Haitian authorities are searching for more suspects in last week’s killing of President Jovenel Moise, as the country grapples with mounting political uncertainty and many outstanding questions following the assassination.
Police have issued warrants for five fugitives they say are believed to be “armed and dangerous”, including former Haitian senator John Joel Joseph, ex-government official Joseph Felix Badio and businessman Rodolphe Jaar.
The authorities have arrested 18 Colombians and three Haitians, including two dual US-Haitian nationals, accused of forming a gang of mercenaries that opened fire on Moise and his wife, Martine Moise, at their home in Port-au-Prince in the early hours of July 7.
The alleged mastermind of the operation, a US-based Haitian doctor named Christian Emmanuel Sanon, was also arrested this week.
But many questions remain unanswered, including what the motive of the attack was, and Moise’s death has worsened already deep political uncertainty in the country.
Moise was widely criticised for failing to stem surging gang violence, for his alleged involvement in corruption, for ruling by decree for over a year, and for spurring a constitutional crisis after he refused to leave the presidency in February.
Opposition groups, civil society activists and legal experts all said his term expired at that time, but Moise insisted he had another year.
Since his death, three Haitian politicians have vied for the leadership as many state institutions are not functioning and the constitution is unclear about who should take over.
Interim Prime Minister Claude Joseph claimed authority but that has been challenged by two other senior politicians, Prime Minister-designate Ariel Henry and Senate President Joseph Lambert.
Joseph said this week that he formed a committee composed of several government ministers to organise funeral proceedings for Moise.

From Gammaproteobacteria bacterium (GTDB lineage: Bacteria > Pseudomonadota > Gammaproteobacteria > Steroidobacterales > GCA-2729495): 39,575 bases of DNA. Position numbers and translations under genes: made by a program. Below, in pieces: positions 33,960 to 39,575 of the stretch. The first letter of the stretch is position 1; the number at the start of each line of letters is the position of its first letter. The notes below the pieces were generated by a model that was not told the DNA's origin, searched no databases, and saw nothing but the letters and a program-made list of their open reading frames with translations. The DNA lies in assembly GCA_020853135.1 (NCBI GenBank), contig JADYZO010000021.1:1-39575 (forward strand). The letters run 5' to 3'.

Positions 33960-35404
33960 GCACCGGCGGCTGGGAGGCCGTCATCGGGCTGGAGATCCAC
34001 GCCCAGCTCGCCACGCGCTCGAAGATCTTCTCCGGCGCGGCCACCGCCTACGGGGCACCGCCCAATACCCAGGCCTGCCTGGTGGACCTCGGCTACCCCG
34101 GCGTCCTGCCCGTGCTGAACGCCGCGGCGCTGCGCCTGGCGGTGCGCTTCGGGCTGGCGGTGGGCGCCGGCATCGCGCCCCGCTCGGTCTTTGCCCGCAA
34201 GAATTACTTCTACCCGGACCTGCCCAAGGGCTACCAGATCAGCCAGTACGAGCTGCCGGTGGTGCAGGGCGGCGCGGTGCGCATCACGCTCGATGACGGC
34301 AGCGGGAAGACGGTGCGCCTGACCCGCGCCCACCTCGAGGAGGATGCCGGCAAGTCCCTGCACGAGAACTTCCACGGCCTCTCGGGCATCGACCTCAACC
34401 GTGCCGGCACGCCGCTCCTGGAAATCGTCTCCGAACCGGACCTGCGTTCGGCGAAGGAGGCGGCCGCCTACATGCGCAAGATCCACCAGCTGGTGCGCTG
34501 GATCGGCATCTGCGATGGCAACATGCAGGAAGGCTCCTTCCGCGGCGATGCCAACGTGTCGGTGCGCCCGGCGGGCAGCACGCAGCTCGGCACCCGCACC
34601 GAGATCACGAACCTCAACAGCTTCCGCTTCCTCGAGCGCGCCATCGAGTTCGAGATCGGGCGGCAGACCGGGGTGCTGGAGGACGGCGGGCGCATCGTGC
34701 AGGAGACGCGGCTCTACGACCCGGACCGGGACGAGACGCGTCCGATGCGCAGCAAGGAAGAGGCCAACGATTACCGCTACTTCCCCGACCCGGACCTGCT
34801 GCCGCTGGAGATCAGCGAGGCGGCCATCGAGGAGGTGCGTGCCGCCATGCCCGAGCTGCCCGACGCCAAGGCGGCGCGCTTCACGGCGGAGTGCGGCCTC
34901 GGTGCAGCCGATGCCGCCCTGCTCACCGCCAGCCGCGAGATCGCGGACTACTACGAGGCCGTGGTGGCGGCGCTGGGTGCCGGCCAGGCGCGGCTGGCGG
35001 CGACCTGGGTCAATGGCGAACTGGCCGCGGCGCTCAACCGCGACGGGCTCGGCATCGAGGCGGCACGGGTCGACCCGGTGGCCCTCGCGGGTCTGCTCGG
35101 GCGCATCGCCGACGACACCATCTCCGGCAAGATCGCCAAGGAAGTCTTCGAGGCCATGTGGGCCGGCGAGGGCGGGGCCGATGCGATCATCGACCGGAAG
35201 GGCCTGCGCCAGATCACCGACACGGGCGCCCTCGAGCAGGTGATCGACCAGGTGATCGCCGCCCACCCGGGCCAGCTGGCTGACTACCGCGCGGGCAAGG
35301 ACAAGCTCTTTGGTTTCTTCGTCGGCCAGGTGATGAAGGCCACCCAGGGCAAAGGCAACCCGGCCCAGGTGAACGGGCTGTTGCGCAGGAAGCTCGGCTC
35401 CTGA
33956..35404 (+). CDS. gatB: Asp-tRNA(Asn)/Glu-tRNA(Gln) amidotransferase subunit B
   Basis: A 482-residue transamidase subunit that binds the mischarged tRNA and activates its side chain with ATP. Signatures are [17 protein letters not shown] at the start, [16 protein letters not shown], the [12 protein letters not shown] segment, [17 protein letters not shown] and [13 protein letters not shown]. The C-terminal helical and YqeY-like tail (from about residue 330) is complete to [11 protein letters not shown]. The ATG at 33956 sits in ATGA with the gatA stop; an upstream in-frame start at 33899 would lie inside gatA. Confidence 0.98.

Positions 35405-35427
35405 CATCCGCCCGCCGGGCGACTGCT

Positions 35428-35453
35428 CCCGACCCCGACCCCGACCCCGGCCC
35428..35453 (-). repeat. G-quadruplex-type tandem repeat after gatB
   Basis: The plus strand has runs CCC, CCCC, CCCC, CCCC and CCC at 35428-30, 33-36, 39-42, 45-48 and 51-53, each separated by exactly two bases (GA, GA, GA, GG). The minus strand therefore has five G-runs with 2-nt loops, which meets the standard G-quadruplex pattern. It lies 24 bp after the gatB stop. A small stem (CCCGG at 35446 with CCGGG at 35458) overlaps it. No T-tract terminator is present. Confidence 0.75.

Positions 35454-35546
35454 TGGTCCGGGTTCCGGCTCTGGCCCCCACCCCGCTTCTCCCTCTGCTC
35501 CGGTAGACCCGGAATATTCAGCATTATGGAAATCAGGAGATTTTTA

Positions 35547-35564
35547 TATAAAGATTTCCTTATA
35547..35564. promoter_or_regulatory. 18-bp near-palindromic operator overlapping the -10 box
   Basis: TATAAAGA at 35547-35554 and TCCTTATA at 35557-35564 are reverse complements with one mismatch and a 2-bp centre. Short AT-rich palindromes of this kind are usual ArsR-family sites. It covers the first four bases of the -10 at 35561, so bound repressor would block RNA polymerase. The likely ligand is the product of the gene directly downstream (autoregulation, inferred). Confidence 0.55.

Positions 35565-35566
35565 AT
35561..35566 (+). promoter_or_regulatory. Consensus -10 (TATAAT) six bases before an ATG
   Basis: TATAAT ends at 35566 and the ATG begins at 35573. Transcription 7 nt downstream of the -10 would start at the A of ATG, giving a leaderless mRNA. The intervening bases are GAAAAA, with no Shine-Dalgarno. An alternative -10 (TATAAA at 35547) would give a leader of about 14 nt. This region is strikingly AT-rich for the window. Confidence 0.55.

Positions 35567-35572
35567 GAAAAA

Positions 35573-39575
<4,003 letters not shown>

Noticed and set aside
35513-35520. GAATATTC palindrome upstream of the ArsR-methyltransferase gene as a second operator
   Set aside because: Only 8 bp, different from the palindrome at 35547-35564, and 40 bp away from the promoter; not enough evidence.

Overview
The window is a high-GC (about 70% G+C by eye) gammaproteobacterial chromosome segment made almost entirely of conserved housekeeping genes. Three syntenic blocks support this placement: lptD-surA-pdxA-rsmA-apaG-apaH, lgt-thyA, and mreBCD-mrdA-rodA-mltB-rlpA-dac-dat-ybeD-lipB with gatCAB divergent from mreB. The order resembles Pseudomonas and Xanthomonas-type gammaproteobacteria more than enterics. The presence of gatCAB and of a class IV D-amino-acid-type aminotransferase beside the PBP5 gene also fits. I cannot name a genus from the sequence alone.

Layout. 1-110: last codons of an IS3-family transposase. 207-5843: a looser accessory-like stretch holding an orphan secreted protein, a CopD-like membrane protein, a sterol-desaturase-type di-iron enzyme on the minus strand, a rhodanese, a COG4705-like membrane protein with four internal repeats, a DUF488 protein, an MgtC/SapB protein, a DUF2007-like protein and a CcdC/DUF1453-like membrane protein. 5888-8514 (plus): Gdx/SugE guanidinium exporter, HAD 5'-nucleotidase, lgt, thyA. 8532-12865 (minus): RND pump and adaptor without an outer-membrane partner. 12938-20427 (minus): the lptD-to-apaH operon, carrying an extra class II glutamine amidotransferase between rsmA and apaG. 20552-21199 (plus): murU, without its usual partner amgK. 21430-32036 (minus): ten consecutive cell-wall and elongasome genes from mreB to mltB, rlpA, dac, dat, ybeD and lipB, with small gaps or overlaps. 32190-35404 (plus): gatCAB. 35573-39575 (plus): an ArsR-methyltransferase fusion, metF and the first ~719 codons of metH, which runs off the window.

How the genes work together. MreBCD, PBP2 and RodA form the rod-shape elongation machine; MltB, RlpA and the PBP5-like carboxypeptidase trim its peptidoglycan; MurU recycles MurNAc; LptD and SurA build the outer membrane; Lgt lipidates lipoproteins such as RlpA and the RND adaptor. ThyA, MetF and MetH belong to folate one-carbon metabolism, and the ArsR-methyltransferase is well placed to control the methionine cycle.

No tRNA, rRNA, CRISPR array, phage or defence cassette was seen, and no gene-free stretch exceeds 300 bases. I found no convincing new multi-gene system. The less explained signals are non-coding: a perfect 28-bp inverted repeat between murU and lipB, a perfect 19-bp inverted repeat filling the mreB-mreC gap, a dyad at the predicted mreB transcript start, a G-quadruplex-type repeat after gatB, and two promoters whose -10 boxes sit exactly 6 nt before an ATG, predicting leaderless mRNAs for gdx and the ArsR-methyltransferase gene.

“The government currently has two priorities: pursuing the investigation to give justice to the president’s family and organising a national funeral for the president,” said Joseph, who ordered a 15-day “state of siege” as well as several days of national mourning after Moise was killed.
Joseph has remained vague about progress in the criminal investigation into the assassination, calling the matter “very sensitive”.
Meanwhile, Joseph’s call last week for the US and United Nations to send troops to Haiti to safeguard critical infrastructure has been met with opposition from Haitian civil society leaders, who say any solution to the current crises must be Haitian-led.
Rights activists have also rejected a push by the US and other international actors for Haiti to hold general elections later this year.
In a statement on Tuesday evening, US Secretary of State Antony Blinken said he spoke to the head of the Organization of American States (OAS) Luis Almagro and stressed Washington’s “commitment to working with the OAS and our international partners to help Haitian institutions restore security and to pave the way for free and fair legislative and presidential elections in 2021”.
Leading Haitian human rights advocate Pierre Esperance on July 9 urged US President Joe Biden to take a different approach to the country than his predecessors, however.
“In the current state of insecurity in Haiti, the Biden administration must work to create the conditions in which we, the Haitian people – not the United States and the international community – can decide the future of our country, strengthen our democracy, and guarantee our basic human rights,” Esperance wrote in a column for website Just Security.
“We don’t want other countries to impose a government on us,” Port-au-Prince resident Jose Maslin, 55, told Reuters, standing beneath a highway overpass in the capital’s western Delmas neighbourhood.
That was echoed by 39-year-old Judithe Volcy, who told the news agency that foreign troops would be unable to solve Haiti’s deeper problems.
“Look, Haiti’s economy is in horrible shape. Everything is so expensive. So many people just leave for the countryside, or those with money, leave for other countries,” she said.
Haiti has also seen a recent surge in coronavirus infections, which the director of the Pan American Health Organization (PAHO) on Wednesday warned could get worse as thousands of people have taken refuge in shelters due to continuing violence.
“Crowded shelters could become active hotspots for COVID transmission,” Carissa Etienne said during a news briefing. “Limited supplies and violence are also hindering the ability of health workers to safely care for patients in need. PAHO along with other partners is committed to supporting the Haitian people in these uncertain times.”